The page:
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Manhasset 346: 1942

May 12, 1942. "William S. Paley, residence in Manhasset, Long Island, New York. Library, telephone table." 5x7 acetate negative by Gottscho-Schleisner. View full size.

May 12, 1942. "William S. Paley, residence in Manhasset, Long Island, New York. Library, telephone table." 5x7 acetate negative by Gottscho-Schleisner. View full size.


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Paley by Beaton

That is indeed Paley in a portrait by Cecil Beaton.

Tea (or tobacco) caddy at the ready

The 18th-century, pear-shaped tea caddy on the right was probably used in Paley's time to hold tobacco, according to the "Antiques Roadshow" I happened to see last night. It had a lock to keep the servants from poaching the precious tea.

Private Telephone Line

I believe that Manhasset 346 was a private line. Most phones in manual systems were on party lines in those days, and depending on the system you would see numbers like Leamington 22-X, or Richmond 15-R-12. The ring code for the operator at the Richmond number would be 1 long followed by 2 short rings. A private phone number without letters was often for a business, a doctor or the Paleys.

Facing the music (stand)

As a musician, when I saw the name Manhasset, I immediately thought of the iconic black metal music stands made by a company of the same name. But (as the young'uns would say), I was "today years old" when I found out that Manhasset was also the name of a town.

(And yes, the company that manufactures the stands originated in this town, though it relocated to Washington state in the early '40s.)

Portrait by Cecil Beaton?

I haven't found the image online yet but it looks to me like Cecil Beaton's signature on that portrait of William S Paley. Ironically enough as Beaton's pre-WW2 career in the US was interrupted by accusations of anti-Semitism: "In 1938, he inserted some tiny-but-still-legible anti-Semitic phrases (including the word "kike") into American Vogue at the side of an illustration about New York society. The issue was recalled and reprinted, and Beaton was fired" (Wikipedia).

Same Photo

I believe this is same photo as seen (partially obscured) earlier in the living room.

Wandering eye and portrait

Someone in the household must have liked that particular portrait of Paley; you can also see it in the living room on the glass table next to the sofa. If that was Mrs. Paley's way of "keeping an eye on" her husband, it predictably failed.

Smokes and Phones

I was never a heavy smoker and I quit over thirty years ago, but I always had to light one up while talking on the phone. It was a ritual in my house that we smoke after meals too, even after breakfast.

Paley in the Framed Pic?

Can anyone tell if that's Paley in the framed photograph? I attach the Wikipedia pic of him to this comment.

And a bit of Long Island anti-Semitism history from Wikipedia: "Paley married divorcée, socialite and fashion icon Barbara "Babe" Cushing Mortimer (1915–1978) on July 28, 1947. She was the daughter of renowned neurosurgeon Harvey Cushing. William and Babe Paley, in spite of their successes and social standing, were barred from being members of country clubs on Long Island because he was Jewish."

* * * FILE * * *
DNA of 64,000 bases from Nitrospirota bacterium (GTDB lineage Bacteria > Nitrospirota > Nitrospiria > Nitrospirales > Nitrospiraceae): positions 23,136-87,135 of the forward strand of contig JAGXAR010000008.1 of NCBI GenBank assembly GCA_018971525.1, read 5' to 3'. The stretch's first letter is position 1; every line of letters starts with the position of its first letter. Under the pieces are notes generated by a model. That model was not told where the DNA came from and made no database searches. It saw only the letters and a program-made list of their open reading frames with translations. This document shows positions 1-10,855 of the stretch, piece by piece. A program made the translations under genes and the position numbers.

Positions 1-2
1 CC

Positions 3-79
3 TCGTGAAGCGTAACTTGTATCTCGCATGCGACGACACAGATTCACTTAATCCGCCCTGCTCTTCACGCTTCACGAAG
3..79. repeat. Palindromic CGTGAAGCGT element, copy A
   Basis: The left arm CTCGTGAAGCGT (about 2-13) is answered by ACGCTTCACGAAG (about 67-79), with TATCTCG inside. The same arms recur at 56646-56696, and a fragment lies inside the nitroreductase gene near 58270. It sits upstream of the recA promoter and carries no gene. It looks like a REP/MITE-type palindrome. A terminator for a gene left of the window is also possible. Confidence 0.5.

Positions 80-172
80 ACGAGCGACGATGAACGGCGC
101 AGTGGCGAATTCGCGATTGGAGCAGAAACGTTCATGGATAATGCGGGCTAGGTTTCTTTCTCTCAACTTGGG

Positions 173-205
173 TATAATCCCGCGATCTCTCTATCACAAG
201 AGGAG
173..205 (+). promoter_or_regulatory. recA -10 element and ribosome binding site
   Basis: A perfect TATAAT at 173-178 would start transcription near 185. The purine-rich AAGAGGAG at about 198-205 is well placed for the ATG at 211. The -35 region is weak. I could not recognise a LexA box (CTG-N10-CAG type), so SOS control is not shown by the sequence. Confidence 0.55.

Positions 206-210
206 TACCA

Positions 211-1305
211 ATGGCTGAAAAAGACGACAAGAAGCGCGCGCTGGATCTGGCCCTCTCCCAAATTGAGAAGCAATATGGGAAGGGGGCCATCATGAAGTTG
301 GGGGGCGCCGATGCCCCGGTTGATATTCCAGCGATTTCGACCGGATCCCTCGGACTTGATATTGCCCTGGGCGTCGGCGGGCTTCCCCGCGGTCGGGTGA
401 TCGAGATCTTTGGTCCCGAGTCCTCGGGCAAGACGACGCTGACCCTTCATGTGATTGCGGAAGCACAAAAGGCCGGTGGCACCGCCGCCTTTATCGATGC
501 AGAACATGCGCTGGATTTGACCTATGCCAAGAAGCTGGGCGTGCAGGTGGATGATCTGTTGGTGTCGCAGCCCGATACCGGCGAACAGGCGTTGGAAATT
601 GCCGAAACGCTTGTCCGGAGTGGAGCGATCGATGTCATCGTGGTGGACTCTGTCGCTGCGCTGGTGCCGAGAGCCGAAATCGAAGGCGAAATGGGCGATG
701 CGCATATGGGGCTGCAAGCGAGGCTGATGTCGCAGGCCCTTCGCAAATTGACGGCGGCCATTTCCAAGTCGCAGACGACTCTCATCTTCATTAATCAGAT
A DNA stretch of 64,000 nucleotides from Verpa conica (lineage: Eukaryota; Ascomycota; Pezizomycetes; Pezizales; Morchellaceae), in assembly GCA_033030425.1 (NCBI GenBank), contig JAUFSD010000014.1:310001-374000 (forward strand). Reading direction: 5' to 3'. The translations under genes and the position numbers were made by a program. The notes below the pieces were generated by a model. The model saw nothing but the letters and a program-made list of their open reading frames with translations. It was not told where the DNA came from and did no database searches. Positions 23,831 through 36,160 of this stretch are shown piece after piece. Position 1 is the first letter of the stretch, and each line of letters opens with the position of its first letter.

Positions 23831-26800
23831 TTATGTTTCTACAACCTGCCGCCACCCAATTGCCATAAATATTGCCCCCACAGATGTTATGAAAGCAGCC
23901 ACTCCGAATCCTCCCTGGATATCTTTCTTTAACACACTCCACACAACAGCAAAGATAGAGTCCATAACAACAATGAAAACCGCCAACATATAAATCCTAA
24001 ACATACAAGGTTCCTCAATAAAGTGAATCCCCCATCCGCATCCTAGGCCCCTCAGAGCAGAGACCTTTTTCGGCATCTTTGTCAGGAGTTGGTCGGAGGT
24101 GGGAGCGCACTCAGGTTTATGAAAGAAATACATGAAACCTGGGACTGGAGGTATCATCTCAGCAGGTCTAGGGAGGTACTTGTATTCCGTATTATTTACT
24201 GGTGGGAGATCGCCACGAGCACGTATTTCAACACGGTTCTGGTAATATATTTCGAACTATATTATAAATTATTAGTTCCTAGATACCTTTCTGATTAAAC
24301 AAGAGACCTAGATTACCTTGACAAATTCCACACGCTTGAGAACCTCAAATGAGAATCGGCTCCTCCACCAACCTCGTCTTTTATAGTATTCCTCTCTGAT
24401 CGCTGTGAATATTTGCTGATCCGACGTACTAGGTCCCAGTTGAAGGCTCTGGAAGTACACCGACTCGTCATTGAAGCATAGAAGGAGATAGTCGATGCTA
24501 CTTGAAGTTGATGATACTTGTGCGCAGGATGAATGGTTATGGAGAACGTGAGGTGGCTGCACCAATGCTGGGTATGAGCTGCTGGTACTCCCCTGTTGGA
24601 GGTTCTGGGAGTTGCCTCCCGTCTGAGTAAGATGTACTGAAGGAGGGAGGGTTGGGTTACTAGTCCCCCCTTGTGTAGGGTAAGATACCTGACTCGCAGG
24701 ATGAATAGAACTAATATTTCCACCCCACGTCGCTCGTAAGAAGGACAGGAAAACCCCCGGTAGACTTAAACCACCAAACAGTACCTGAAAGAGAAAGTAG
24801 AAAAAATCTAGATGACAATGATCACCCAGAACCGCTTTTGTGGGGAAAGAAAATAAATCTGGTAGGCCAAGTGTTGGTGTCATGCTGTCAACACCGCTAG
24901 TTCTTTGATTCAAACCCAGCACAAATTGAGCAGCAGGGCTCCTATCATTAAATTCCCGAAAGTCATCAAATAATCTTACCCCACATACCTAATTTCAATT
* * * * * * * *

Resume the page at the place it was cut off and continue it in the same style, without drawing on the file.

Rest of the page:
How quaint!

A whole table devoted to an appliance that has for many people today become a digital (in both senses) appendage.

Tobacco sponsors

For all the cigarettes that were advertised on CBS, no doubt Paley had regular samples from the tobacco companies, gratis.

You Can Ring...

but you can't hide. The older 202 sets did not have bells in the phone itself. There was a ringer box attached to the phone that would ring. This ringer box is attached to the underside of the table. They were very loud, and this table would only amplify the sound. You could probably hear this one across the street.

John Kane: a Shorpian Life

Kane's father died when he was age 10, and young John quit school to work in the shale mines. He mined coal in Alabama, Tennessee, and Kentucky. He worked on the railroad, first as a gandy dancer (stamping down stones between the railroad ties) until he lost a leg when struck down by an engine running without its lights. Later, he painted trains and houses.

Kane attracted attention from the media when his paintings were first admitted to the 1927 Carnegie International Exhibition. His success was suspected to be a prank. Today, his paintings hang in major museums, including the Museum of Modern Art. My two cents: his most interesting paintings are cityscapes of industrial Pittsburgh.

Kane's life story was told in "Sky Hooks: The Autobiography of John Kane," written with Marie McSwigan.

Farm Scene With Three Horses (1931)

John Kane (1860–1934)

Holy smokes!

Did this man own stock in a tobacco company? Cigarettes have been in pretty much every image of this guy's house. Yes, I am aware that a lot of folks smoked back then. (My grandfather was a three packs a day man who also liked his pipe.) But I've never seen a house where cigarettes were part of the ambiance and décor.

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